Incentives for conservation in Tigray, Ethiopia: Findings from a household survey

Incentives for conservation in Tigray, Ethiopia: Findings from a household survey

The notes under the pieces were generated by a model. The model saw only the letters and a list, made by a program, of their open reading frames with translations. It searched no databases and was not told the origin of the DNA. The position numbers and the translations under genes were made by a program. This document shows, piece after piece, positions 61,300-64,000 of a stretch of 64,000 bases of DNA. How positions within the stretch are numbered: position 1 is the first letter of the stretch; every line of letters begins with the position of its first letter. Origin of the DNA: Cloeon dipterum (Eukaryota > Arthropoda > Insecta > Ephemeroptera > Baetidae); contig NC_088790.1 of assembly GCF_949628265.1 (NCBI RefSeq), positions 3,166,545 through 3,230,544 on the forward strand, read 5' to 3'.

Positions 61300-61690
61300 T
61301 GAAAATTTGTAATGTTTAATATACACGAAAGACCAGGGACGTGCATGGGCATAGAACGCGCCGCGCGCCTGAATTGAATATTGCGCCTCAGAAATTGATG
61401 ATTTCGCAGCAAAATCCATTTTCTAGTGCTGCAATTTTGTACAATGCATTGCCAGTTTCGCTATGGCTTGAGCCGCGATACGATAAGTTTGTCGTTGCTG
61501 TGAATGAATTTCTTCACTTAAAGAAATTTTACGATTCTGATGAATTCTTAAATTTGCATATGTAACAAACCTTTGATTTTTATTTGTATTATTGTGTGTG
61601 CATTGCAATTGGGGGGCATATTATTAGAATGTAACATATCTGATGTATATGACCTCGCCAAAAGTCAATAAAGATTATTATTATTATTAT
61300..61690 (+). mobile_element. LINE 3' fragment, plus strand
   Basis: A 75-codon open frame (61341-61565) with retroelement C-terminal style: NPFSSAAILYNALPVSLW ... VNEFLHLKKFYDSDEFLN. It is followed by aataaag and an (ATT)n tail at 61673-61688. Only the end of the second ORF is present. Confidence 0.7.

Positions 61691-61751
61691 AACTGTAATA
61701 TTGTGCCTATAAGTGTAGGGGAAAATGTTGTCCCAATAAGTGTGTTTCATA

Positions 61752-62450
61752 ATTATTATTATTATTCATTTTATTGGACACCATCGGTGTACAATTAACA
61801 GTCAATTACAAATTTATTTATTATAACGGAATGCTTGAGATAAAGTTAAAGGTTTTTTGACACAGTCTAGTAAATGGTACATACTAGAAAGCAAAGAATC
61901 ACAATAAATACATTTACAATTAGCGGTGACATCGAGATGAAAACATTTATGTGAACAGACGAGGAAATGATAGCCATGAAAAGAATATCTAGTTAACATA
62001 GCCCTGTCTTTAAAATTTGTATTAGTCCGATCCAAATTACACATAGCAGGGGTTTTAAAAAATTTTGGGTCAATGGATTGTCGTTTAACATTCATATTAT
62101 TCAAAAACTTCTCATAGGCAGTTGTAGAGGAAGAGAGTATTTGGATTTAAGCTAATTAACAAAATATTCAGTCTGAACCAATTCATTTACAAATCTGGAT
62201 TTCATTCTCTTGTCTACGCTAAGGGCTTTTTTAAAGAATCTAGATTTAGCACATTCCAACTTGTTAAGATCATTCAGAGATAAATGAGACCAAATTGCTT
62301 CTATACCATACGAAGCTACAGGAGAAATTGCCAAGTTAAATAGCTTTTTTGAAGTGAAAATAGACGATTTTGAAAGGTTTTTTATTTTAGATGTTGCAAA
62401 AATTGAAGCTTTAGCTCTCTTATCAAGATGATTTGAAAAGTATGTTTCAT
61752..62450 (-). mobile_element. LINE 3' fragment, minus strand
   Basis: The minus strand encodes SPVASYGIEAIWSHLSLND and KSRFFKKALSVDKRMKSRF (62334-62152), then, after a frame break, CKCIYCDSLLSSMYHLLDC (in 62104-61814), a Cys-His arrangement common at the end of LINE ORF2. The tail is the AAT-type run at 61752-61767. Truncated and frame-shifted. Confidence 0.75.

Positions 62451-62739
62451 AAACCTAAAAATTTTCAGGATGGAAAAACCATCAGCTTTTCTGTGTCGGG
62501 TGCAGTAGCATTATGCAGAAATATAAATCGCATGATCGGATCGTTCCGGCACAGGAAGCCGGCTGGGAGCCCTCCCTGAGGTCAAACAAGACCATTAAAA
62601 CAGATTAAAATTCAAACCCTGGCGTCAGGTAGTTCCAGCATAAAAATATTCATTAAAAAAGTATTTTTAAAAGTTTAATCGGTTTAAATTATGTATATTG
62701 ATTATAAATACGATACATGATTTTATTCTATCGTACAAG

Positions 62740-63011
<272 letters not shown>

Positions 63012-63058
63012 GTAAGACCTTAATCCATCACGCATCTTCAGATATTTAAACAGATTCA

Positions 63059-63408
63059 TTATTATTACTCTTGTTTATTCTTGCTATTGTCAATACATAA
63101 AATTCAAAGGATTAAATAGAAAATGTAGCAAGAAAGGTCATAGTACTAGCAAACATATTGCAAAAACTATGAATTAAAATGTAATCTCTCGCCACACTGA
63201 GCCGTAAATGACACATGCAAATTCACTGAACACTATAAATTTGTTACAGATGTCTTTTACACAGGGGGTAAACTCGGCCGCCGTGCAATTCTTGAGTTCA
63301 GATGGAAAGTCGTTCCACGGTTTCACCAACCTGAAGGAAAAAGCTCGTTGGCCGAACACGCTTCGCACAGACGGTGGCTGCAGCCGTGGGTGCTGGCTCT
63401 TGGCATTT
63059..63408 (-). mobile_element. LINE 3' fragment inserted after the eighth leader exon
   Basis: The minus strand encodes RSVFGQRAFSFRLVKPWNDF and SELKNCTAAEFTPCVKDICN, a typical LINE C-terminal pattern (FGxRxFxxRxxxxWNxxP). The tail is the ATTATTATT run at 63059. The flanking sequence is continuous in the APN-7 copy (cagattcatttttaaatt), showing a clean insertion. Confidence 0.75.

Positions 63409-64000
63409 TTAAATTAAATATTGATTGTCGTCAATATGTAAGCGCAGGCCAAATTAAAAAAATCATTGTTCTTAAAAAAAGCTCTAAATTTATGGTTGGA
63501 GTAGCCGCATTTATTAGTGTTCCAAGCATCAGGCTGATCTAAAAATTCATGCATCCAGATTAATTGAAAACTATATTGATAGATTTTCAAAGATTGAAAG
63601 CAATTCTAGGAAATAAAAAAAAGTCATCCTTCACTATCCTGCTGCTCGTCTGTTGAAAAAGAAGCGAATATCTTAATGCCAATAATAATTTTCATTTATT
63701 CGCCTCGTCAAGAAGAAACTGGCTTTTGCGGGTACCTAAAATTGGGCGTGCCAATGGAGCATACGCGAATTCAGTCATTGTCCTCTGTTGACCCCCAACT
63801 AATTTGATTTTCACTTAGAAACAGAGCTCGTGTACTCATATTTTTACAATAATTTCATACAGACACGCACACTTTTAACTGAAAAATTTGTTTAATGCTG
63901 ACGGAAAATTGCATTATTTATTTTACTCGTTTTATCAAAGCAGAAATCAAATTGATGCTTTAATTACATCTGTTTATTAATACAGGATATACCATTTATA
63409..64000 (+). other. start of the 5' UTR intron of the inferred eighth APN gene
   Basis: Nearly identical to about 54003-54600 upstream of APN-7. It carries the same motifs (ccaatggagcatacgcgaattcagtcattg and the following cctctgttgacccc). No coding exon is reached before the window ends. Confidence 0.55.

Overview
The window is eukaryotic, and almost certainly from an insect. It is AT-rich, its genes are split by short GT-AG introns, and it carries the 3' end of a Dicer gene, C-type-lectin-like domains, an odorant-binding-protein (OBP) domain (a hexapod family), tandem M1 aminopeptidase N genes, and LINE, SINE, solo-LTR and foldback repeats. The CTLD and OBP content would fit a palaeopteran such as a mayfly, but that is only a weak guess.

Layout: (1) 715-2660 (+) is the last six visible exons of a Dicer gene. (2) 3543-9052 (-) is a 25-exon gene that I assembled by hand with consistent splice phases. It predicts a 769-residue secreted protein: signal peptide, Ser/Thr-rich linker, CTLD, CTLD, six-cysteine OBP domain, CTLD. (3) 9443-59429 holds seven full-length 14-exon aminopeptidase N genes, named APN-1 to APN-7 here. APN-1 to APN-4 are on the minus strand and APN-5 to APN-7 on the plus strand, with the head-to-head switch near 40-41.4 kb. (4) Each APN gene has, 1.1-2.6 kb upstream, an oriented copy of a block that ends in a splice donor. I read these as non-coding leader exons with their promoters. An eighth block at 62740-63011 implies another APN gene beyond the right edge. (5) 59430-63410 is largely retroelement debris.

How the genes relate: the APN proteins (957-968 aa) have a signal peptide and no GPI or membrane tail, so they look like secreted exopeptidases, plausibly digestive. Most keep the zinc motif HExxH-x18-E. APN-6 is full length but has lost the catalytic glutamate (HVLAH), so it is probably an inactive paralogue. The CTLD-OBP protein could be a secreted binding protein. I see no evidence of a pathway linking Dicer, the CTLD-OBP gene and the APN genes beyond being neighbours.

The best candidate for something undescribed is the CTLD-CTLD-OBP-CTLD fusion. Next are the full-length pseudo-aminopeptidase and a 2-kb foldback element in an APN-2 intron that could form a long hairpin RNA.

Understanding the problem of land degradation in a given spatial and temporal context, requires looking at the community baseline conditions such as the natural resource base, human resources, existing institutions and infrastructure base, and how these conditions interact with policies and institutions to influence human responses and thereby affect productivity, livelihood security and the natural resource base. This study provides a description of the land users' priorities, attitudes and perceptions, household characteristics and socio-economic status, access to credit, and farm inputs, tenurial arrangements and variations in land quality and technology characteristics and their effects on the households' interest in and ability to invest in conservation technologies based on a preliminary statistical analysis from a survey of 400 households in 16 communities carried out in 1998. Furthermore, it poses important questions that could serve as basis for further rigorous econometric analysis and future research endeavor.Understanding the problem of land degradation in a given spatial and temporal context, requires looking at the community baseline conditions such as the natural resource base, human resources, existing institutions and infrastructure base, and how these conditions interact with policies and institutions to influence human responses and thereby affect productivity, livelihood security and the natural resource base. This study provides a description of the land users' priorities, attitudes and perceptions, household characteristics and socio-economic status, access to credit, and farm inputs, tenurial arrangements and variations in land quality and technology characteristics and their effects on the households' interest in and ability to invest in conservation technologies based on a preliminary statistical analysis from a survey of 400 households in 16 communities carried out in 1998. Furthermore, it poses important questions that could serve as basis for further rigorous econometric analysis and future research endeavor.

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